Turkey has become an indispensable partner for the UK and the two countries are heading toward strategic partnership, Sir Dominick Chilcott, British Ambassador to Turkey, said in his interview with Hürriyet newspaper on Saturday.
“Turkey has become an indispensable partner for the UK. If you look at the issues the UK is engaged at the international level; these are the security of British citizens, the national security and the economic welfare of the UK. Turkey is an important country for us in all those areas,” Chilcott said the day before Turkey’s president Recep Tayyip Erdoğan’s visit to the UK. “If you consider the importance of Turkey for us and the importance of us for Turkey, we see that our partnership has a strategic dimension, we are heading toward strategic partnership.”
On the issue of partnership between two countries in the struggle against terrorism, Chilcott said that the UK has already added the Kurdistan Workers’ Party (PKK) in its list of terrorist organisations. Turkey also recognises Kurdish People’s Protection Units (YPG) in Syria an extension of the PKK and organised a military offense in northwest Syrian town of Afrin in early 2018, to clear the area of YPG fighters.
“YPG is not in our list yet, but we are not naive. We see that there are close ties between YPG and PKK,” Chilcott said to Hürriyet, adding that two British citizens, who went to Syria to fight for the YPG, have been detained after they returned to the UK.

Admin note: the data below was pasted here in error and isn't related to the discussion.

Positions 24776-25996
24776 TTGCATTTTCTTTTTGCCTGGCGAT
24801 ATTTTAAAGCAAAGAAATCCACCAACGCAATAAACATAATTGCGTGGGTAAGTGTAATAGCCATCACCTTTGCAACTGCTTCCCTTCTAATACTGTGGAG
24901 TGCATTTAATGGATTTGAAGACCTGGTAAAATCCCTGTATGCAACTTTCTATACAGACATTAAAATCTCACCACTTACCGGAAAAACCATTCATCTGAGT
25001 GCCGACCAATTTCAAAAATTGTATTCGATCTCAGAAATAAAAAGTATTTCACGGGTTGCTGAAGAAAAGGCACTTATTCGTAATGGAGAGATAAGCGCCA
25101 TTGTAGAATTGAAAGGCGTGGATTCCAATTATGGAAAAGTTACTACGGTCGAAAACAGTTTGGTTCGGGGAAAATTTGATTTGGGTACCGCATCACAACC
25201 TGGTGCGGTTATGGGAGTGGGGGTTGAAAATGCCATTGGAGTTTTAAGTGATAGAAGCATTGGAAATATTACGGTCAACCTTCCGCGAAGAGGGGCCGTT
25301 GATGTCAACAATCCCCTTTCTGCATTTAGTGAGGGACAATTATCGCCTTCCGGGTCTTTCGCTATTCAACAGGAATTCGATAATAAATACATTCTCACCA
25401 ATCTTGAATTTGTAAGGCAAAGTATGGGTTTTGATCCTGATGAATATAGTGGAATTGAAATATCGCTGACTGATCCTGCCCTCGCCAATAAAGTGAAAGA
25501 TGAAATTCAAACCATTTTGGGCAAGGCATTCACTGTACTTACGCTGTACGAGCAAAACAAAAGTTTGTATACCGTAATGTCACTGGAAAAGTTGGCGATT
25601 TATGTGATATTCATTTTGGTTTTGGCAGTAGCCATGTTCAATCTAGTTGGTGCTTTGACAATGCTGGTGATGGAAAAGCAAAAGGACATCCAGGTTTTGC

According to Chilcott, the British government has no doubt that the coup attempt in 2016 was masterminded by the Gülen movement, a religious group. “We don’t want Britain to be a safe haven for those coup plotters. But in order to take measures against individuals, we need to have concrete evidence. Therefore, we need to receive information from the Turkish government. We have no sympathy for the members of the organisation who organized the coup attempt, and we have no doubt that Gülenists orchestrated it,” the Ambassador said.
Chilcott also said that the growing relations between Turkey and Russia did not pose a threat for the UK, as it was not an alliance.
Turkey lightly scolded Russia and refused to join its NATO allies, after the UK, the EU and the Unites States expelled over 100 Russian diplomats, as a reaction to the nerve gas attack on a former Russian spy and his daughter in the English city of Salisbury in March.